Our DuPage County commercial litigation lawyers have the experience in every area of business litigation necessary to help you succeed in your business dispute. We offer individualized client service, affordable rates, and superior legal expertise. We look forward to protecting your business and your bottom line.
Please contact our friendly
DuPage Commercial Litigation Attorneys
at our nearest location to schedule a free consultation:
See below for our other locations. If our office locations are not convenient for you, we are happy to speak with you by phone.
Kevin O'Flaherty oversees all legal matters and is actively involved in making sure every client's case, big or small, is handled with excellence and attention to detail. He is available to contact through phone and email and his rates are available upon request.
In the article below, our DuPage County business litigation attorneys discuss what can occur during commercial litigation, specifically the discovery phase.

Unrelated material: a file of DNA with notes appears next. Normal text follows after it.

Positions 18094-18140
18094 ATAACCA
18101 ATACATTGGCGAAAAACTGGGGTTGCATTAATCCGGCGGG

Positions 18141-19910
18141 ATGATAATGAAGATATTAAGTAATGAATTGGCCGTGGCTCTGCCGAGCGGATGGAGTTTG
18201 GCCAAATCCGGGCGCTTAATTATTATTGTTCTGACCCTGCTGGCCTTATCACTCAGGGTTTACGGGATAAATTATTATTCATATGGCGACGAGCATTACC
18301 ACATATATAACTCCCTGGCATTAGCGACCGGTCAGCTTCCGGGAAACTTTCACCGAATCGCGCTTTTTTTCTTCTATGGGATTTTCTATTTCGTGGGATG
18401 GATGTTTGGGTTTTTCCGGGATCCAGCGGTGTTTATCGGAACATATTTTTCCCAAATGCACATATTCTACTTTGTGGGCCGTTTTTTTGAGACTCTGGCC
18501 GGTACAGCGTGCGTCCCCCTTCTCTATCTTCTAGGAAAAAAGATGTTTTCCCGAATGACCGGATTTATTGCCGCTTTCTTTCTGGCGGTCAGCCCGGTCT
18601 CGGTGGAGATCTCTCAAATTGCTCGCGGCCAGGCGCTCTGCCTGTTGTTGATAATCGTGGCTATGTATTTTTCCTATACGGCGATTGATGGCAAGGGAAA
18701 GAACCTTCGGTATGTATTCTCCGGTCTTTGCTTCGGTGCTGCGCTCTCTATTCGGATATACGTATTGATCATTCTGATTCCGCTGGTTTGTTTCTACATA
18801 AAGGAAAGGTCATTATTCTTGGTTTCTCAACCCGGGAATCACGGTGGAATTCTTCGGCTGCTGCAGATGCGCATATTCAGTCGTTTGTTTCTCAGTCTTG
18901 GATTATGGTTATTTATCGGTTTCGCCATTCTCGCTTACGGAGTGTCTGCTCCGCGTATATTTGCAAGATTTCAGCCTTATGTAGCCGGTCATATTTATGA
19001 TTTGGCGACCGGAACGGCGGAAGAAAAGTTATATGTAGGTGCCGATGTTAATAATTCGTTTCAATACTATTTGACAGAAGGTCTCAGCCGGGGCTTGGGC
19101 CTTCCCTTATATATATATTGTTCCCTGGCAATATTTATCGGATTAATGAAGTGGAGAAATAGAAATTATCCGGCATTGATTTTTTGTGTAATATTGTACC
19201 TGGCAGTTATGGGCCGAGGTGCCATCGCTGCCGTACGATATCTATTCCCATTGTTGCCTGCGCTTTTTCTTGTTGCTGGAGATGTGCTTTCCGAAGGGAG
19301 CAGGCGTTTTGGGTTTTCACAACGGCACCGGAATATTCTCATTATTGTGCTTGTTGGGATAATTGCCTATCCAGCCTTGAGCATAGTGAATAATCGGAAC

This includes the exchange of information and narrowing of the issues for trial using methods such as requests for the production of documents, interrogatories, and requests to admit facts. Our DuPage County business litigation lawyers discuss the methods used in preparing for depositions and trials as well as overcoming delays and objections in response to discovery requests through motions tocompel responses to discovery requests.
In this article, our DuPage County commercial dispute lawyers explain the method used in business litigation to dismiss unwarranted cases in an affordable, efficient manner. We explain the process of using motions to dismiss including the briefing process in which each side presents the court with memorandums of law in support of their argument, as well as the hearing process and oral arguement.
Our DuPage business litigation attorneys also explain the difference between Illinois Supreme Court Rule 2-615 and 2-619 motions to dismiss. Rule 2-619 motions to dismiss are used for the dismissal of the case due to the defeat of a plaintiff's claim based on an affirmative defense or extraneous facts. Rule 2-615 motions to dismiss can be used to dismiss a complaint due to a failure of the complaint to properly state a cause of action on its face.